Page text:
Future Lawyer Blog

A day in the life of a Criminal Solicitor during a pandemic

Stephen Halloran from Lawtons Solicitors has kindly put together this guest post for us. Stephen is a specialist criminal defence solicitor, with over 20 years’ experience in criminal law. He helps his clients to navigate through complex litigation, presenting the best possible defence.

Stephen handles some of Lawtons most challenging cases, with an increasing emphasis on serious sexual offences and defending historic sex offences. Lawtons say that clients appreciate Stephen’s pragmatic, supportive and sensitive manner and that his high-profile client work is undertaken in a discreet and understanding way. Let’s hear more about his work and how the current situation is impacting on the criminal justice system…

It is important to note that as a specialist criminal law firm in London, our working practices have been upended because of lockdown, both as a collective and on an individual level.

My own personal approach has altered in a way I did not think possible this time last year. The changes that my day-to-day routine has undergone since I started practising as a lawyer over two decades ago are huge.

I tend to spend my days either in court, at police stations, communicating with clients, or catching up on paperwork. I am not based in my office everyday and can have weeks where I am in a different location each day. In this sense, there is no one day the same for me, as the cases that I deal with as part of my job can be very unpredictable. For example, a client could be arrested overnight, and suddenly everything we had planned for that week changes.

One key element that has become more prominent is the use of video technology to conduct hearings, which is now well established and used for court hearings at all levels, from the Magistrates Court to the Court of Appeal. I have covered court hearings from both at home and in the office (we have set up virtual Courtrooms to assist with this),  as well as locations a significant distance away. We have all become accustomed to the unique approach and,  apart from the odd interruption from pets or the doorbell ringing, the hearings follow much of the same pattern. The lawyers will discuss issues between themselves beforehand (via email as opposed to a face-to-face discussion), so that as many issues as possible are ironed out before the actual hearing. The court will make decisions and ensure that all parties understand what has been decided.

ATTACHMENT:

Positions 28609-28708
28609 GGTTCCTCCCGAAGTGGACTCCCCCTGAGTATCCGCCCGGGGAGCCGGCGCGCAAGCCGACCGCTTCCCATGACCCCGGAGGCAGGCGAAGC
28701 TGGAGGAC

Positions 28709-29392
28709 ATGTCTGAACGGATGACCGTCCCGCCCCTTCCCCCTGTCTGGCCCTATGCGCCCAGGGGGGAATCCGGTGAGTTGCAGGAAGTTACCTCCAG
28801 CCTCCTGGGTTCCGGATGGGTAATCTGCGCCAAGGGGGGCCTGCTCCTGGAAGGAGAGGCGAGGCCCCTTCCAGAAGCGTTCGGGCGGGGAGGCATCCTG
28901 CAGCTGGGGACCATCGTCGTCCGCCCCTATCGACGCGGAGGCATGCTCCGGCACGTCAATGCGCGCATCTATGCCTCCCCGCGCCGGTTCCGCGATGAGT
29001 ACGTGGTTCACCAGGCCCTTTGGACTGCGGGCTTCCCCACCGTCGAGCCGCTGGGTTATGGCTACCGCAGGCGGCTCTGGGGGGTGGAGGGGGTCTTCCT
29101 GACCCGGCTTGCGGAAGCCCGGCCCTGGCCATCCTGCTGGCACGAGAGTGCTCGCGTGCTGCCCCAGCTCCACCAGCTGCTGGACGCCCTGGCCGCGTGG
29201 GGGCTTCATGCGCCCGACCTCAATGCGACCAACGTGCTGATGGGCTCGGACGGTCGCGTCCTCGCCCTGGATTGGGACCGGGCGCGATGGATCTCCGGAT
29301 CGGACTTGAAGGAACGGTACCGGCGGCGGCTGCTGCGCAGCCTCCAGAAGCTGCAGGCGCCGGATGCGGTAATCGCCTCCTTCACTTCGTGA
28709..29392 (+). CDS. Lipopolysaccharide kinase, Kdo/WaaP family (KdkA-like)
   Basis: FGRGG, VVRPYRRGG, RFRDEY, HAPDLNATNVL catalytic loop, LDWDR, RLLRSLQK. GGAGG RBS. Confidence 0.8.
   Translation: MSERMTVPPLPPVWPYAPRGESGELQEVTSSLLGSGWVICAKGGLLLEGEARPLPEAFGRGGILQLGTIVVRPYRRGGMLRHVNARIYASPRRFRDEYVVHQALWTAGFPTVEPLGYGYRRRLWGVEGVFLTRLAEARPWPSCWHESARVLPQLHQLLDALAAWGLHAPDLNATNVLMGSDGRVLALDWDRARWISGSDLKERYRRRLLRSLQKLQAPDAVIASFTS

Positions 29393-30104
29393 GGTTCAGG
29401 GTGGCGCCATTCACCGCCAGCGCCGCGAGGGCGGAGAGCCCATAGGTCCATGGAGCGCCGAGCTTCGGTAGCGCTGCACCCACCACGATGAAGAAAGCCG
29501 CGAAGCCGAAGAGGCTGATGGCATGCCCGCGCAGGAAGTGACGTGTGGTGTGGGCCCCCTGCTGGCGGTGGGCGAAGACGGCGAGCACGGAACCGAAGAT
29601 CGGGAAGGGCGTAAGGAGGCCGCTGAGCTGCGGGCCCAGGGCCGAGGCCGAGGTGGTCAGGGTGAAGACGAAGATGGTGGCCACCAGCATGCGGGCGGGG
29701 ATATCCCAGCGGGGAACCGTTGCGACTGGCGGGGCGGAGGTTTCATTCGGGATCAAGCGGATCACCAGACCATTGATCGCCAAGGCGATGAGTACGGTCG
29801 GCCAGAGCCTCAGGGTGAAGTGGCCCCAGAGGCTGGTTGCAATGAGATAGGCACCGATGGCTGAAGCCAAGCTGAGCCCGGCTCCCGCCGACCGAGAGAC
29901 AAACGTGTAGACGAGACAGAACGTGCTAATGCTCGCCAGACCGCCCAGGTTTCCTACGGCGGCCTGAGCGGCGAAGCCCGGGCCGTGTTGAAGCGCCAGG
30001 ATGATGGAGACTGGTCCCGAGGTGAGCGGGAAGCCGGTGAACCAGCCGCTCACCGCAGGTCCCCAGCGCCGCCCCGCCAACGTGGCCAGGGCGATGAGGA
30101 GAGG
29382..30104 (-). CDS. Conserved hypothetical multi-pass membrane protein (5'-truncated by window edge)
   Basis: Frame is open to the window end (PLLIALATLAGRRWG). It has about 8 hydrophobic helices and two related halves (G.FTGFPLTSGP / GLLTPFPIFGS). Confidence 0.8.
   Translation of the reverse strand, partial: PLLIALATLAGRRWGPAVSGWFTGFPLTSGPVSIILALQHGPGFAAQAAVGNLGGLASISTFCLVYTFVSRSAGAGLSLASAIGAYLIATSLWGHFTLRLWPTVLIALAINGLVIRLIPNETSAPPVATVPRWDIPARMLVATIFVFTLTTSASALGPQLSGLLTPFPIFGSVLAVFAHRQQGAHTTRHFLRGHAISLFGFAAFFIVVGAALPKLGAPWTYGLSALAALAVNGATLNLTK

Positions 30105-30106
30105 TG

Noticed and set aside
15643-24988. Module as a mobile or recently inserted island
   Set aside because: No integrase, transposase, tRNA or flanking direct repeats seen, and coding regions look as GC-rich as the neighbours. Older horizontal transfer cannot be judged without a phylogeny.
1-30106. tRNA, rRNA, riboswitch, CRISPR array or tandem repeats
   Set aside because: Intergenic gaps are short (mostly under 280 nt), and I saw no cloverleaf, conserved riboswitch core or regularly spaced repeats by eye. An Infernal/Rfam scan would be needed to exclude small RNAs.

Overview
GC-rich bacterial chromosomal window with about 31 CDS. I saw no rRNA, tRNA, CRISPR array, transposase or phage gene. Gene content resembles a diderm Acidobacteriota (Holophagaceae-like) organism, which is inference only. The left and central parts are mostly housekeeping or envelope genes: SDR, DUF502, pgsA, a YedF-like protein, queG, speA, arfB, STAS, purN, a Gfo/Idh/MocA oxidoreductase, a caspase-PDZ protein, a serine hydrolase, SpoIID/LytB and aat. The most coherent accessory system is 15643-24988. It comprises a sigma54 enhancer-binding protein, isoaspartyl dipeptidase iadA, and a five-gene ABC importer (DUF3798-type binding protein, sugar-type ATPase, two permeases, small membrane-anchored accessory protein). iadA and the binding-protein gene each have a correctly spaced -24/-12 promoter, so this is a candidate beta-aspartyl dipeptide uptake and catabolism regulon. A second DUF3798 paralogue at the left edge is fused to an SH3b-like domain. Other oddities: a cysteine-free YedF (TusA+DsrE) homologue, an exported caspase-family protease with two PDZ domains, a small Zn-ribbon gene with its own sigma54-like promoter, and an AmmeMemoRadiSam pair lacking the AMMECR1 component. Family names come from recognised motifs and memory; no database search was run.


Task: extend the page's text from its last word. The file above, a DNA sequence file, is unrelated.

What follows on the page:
Despite many hearings taking place virtually, I still attend court in situations when it is in the best interest of my clients for me to be present. For example, involved or sensitive hearings require attendance. Generally, administrative hearings are well served by remote hearings, whereas substantive hearings are not. A judgement call is made on a case by case basis as to which type of hearing would be most appropriate, and this decision is made in conjunction with the client. Trials require personal attendance, and the judicial guidance is clear on this.

For me, the ability to cover cases at different court centres on the same day has allowed me to save a lot of time, and made my daily routine less environmentally costly. It ensures continuity of representation, and with a fairly high level of certainty when it comes to time slots, the efficiency of everyone involved is improved.  

The real problem with lockdown has been the huge increase in cases being delayed. It was already an issue before lockdown but has become much worse with the total shut down in many court centres. It will require a huge level of additional investment to stabilise the problem. This investment is required over a number of years in order for the desired results to be achieved.

My day during the pandemic requires me to be understanding of the ongoing anxiety experienced by those impacted by these delays. For those accused of criminal offences, having a trial date within a reasonable period of time should be a basic right. Despite this, we are already seeing trials fixed into 2022 and beyond. Complainants and witnesses will also have the ongoing stress of a court date, with the additional risk of a memory fading, which could have a crucial impact on the case.

The emergency measures that have been put in place to try and maintain some semblance of a functioning criminal system have brought into focus the longer term benefits for the system. The use of video technology will have a role to play in the future, but this must be alongside additional investment in order to clear the substantial backlog of cases. The savings in resources that will come with conducting future administrative hearings remotely should not be used to further erode the criminal justice system. We have seen significant cuts since 2010, which has played a major role in the backlog we are currently experiencing. Now is the time to invest, and video hearings will have a part in that but they will not resolve the chronic issues faced by the courts.    

Something about my job which might surprise people is that it’s not always as exciting as they may think, as most days are nothing like what people see on TV dramas. Across the more mundane and the more exciting days, criminal law has its difficulties as well as its rewards, but fundamentally you are always dealing with people’s lives.

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